The House Committee on Energy and Commerce has sent Apple CEO Tim Cook a letter asking about Apple’s location data collection behaviors through its iPhones.
Scrutiny has been growing on how phones, mainly Android phones, collect and send user data — from location to messages to audio and modem addresses — to foreign servers. There’s some question as to whether an iPhone, extremely popular in the United States, do the same in spite of Cook’s personal promise that his business respects his customers’ privacy to the utmost degree.
The committee has sent along 16 questions for the executive to answer, including ones on what sort of data is collected and stored on iPhones through cellular, Wi-Fi and Bluetooth connections and whether apps get any of that data, even if location service permissions have been turned off. If app publishers violate rules on how it uses the data, what does Apple do to enforce its policies? How does enhanced 911 location data get handled? The Apple chief is also asked if any audio is collected from users even when Siri goes unprompted.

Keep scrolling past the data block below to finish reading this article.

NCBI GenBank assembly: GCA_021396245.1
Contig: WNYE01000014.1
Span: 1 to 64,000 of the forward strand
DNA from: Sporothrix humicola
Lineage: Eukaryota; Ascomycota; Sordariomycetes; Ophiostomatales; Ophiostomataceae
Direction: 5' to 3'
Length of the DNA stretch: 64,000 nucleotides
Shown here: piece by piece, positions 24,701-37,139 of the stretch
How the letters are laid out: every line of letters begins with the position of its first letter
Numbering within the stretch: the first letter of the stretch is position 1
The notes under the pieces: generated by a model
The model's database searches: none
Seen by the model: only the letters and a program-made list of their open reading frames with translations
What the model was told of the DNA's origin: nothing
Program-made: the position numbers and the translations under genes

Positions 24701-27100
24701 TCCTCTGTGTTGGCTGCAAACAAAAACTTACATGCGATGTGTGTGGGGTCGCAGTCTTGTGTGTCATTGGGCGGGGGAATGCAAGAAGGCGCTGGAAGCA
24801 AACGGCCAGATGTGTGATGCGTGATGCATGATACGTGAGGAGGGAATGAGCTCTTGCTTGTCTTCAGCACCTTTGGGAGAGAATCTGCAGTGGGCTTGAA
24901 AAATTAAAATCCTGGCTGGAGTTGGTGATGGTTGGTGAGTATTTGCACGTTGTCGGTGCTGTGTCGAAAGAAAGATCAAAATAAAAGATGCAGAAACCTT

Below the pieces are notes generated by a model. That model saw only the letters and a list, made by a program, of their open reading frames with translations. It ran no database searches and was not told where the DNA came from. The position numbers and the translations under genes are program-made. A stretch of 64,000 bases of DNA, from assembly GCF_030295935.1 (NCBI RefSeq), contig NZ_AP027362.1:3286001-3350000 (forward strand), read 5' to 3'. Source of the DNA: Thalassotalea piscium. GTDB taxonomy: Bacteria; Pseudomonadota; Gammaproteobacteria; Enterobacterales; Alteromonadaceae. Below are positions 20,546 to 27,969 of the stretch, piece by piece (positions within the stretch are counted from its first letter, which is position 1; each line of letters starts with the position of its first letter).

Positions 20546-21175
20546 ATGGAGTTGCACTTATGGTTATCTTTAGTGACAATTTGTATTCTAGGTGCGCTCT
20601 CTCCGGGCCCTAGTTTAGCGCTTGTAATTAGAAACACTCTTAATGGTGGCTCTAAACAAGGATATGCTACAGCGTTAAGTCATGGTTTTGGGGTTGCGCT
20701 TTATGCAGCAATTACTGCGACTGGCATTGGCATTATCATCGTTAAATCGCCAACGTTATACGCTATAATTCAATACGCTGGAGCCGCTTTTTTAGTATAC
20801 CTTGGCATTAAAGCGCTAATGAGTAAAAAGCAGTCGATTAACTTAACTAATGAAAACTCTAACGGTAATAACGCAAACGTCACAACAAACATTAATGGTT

It’s not the first time this ear that the committee has requisitioned Cook to respond to questions — one representative suggested that Apple retroactively award $50 subsidies to those who had replaced the battery in their eligible iPhone prior to this year and the company eventually did.